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Despite the main harvest, food prices remain elevated due to poor macroeconomic conditions

  • Key Message Update
  • Nigeria
  • November 2020
Despite the main harvest, food prices remain elevated due to poor macroeconomic conditions

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  • Key Messages
  • Key Messages
    • The Nigerian macroeconomy remains poor as the GDP recorded a consecutive negative growth rate of 6.10 and 3.62 percent in the second and third quarters of 2020, respectively, pushing the economy into recession. The persisting weak economic performance is mainly attributable to the low global crude oil price on the international market, the continued indirect impacts of the COVID-19 pandemic, and recent protests, further limiting economic activity. The annual inflation rate increased for the fourteenth consecutive month, up to 14.23 percent in October from 13.71 percent in September, the highest increase since 2016. Similarly, the NGN depreciated to 482 NGN/USD on the parallel market in late November from 461 NGN/USD in October 2020.

    • Many households have limited ability to engage in income opportunities across northeastern Nigeria, such as petty trade, firewood sales, and unskilled labor. This, coupled with well-above-average staple food prices, is restricting purchasing power and market food access. While humanitarian food assistance in September 2020 across Borno, Adamawa, and Yobe states was nine percent higher than the previous month though did not significantly improve food access. As a result, many rural areas are expected to continue facing Crisis (IPC Phase 3), with inaccessible areas most likely facing Emergency (IPC Phase 4) outcomes. A risk of Famine (IPC Phase 5) continues, where Famine is possible in the event there is a shift in conflict that isolates households from typical food and income sources for a prolonged period of time.

    • Banditry, kidnapping, and communal conflict persists and is at higher levels than in recent months, driving displacement. Moreover, this, coupled with flooding, is driving a below-average harvest with many displaced and conflict-affected households dependent on markets for food. Similarly, kidnapping and banditry levels increased in November 2020, with most communities being affected, leading to increased displacement. Flood damage to farmlands and infrastructure worsen the situation, and substantial populations are facing Crisis (IPC Phase 3), and others are in Stressed (IPC Phase 2) during the harvest.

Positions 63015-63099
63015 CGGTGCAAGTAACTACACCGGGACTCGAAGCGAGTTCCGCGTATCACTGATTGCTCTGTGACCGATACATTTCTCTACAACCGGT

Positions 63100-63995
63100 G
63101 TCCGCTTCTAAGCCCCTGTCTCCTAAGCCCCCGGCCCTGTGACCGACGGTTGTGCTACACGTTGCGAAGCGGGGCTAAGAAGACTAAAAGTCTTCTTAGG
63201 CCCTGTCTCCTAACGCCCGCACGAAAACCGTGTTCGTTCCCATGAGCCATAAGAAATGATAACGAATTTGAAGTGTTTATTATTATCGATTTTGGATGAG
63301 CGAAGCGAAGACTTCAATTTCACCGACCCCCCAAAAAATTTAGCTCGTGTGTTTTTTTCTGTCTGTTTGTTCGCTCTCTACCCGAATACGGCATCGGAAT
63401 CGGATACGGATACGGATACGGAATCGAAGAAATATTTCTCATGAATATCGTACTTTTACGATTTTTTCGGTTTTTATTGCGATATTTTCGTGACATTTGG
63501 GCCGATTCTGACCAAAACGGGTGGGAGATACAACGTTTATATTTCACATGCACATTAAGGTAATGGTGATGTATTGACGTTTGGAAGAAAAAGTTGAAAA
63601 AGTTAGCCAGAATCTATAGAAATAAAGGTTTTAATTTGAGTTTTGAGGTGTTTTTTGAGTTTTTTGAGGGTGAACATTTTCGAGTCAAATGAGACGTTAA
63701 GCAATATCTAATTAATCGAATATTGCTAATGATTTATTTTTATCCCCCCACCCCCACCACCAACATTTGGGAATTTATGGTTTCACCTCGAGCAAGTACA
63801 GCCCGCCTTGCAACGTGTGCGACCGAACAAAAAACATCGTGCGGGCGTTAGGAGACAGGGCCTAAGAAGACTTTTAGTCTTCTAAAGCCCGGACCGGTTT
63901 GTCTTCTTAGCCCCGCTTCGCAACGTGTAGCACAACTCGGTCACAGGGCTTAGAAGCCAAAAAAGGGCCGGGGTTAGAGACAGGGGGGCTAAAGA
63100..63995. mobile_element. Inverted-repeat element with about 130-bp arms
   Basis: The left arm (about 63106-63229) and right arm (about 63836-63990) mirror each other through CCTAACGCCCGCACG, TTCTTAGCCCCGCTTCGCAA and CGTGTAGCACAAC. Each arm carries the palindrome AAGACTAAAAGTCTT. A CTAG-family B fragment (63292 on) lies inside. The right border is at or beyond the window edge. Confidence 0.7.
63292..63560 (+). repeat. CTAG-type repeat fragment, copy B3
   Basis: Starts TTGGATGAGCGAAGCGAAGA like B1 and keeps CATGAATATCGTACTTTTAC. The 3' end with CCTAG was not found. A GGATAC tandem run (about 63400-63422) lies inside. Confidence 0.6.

• The harvest of staples such as millet, rice, sorghum, and tubers such as yams and cassava is underway across the country. The sorghum harvest just started, while maize harvest is concluded in most areas. Market stocks are below pre-conflict levels across most conflict-affected areas. Despite the improvement in market stocks, staple prices are atypically high due to atypically high market demand, land border closures, and poor macroeconomic conditions. In Lagos, Ibadan, Maiduguri, and Damaturu markets, food prices are higher than the previous year and the five-year average.         

    This Key Message Update provides a high-level analysis of current acute food insecurity conditions and any changes to FEWS NET's latest projection of acute food insecurity outcomes in the specified geography. Learn more here.

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